She writes: Mourning, maybe, is never easy, but it is better done inside a communal grammar of bereavement. Christianity has a hopeful and true vocabulary for death-and-resurrection. It is Judaism that offers the grammar for in between, for the mourning after death and before Easter.
There are many Jewish mourning rituals that resonate with me. From shiva (a seven day period of mourning that provides an environment of support to the mourner) to Kaddish (a prayer that mourners recite in community during the year after loss), these rituals are intended to provide comfort, remind the mourner that God is not absent, and help the mourner to live life again.
Reflecting upon the year that has passed since our family’s losses, it is the Jewish tradition of remembering the Yahrzeit (the anniversary of death) that stands out to me. Friends who have experienced loss have remarked that their body knows even before their mind that an anniversary is approaching. From my own experience, I now believe this to be true. I’m not sure why a calendar year matters so much on a subconscious level, but God knows. And perhaps this is the reason for the Jewish tradition of lighting a slow-burning Yahrzeit candle and taking time to remember. We need this type of slow remembrance—not rushing past the things that, no matter how painful, are important to our humanity.
In A Grief Observed, C.S. Lewis writes, “I thought I could describe a state; make a map of sorrow. Sorrow, however, turns out to be not a state but a process.” This is so true. And it is an important process. If we do not see it as such, we may miss the opportunity to love and support others who are suffering, but we may also fail to allow ourselves to proceed slowly and gently when we are faced with grief.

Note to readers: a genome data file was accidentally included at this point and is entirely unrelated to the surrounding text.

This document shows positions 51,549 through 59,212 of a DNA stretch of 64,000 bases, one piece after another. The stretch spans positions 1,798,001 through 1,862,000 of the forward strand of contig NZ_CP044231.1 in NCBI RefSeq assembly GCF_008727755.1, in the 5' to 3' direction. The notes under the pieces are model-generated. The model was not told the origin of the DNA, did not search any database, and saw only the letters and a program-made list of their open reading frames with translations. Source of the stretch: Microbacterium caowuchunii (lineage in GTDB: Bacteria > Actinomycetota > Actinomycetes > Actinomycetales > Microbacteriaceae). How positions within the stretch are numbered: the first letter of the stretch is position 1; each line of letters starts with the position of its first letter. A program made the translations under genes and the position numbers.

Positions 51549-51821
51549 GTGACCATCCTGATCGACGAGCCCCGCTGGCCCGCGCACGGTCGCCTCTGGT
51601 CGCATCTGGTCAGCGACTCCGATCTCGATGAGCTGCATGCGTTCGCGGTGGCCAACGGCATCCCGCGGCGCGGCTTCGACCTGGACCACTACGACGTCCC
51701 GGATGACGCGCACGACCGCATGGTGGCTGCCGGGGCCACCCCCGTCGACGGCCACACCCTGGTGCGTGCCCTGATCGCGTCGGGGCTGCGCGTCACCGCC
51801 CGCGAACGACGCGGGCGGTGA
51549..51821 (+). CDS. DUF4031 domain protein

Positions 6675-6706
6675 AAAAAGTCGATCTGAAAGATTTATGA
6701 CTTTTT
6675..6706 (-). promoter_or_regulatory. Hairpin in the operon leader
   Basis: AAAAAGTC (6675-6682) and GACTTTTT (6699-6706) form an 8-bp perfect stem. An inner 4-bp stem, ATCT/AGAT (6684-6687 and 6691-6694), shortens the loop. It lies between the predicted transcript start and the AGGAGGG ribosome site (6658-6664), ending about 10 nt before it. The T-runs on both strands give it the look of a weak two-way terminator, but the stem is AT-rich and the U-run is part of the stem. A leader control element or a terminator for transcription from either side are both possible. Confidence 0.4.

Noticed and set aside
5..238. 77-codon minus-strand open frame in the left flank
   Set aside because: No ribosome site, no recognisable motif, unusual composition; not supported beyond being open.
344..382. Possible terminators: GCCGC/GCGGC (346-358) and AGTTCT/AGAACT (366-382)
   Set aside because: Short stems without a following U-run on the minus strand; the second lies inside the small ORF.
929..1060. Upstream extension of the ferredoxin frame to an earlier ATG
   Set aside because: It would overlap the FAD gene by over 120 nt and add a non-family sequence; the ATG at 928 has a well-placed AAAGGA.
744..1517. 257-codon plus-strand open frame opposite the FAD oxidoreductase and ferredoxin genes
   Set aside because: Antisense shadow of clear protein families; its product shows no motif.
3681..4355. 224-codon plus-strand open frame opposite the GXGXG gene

I find hope in knowing that the God of scripture is also the “God of all comfort.” Encountering unsurpassable comfort when I’ve needed it most has resulted in some of the greatest healing I’ve experienced in my life.
Praise be to the God and Father of our Lord Jesus Christ, the Father of compassion and the God of all comfort, who comforts us in all our troubles, so that we can comfort those in any trouble with the comfort we ourselves receive from God. For just as we share abundantly in the sufferings of Christ, so also our comfort abounds through Christ. (2 Cor 1:3-5)
If you are in the grieving process, be gentle with yourself. Allow yourself to feel and remember. Pay attention to what your body, mind, and spirit are telling you. Take time for yourself but also spend time with others who will honor what you are experiencing. Your grief doesn’t have to follow a pattern or look a certain way. Ask God for comfort along the way. He is the source, and he gives generously. Even when the fog of grief is thick, and maybe especially then, God’s comfort is available.
Also, know that when your grief begins to lift, what you have received from God will be a source of comfort to others in their time of need just as Paul writes. “…So that we can comfort those in any trouble with the comfort we ourselves receive from God.” What a beautiful, redemptive promise!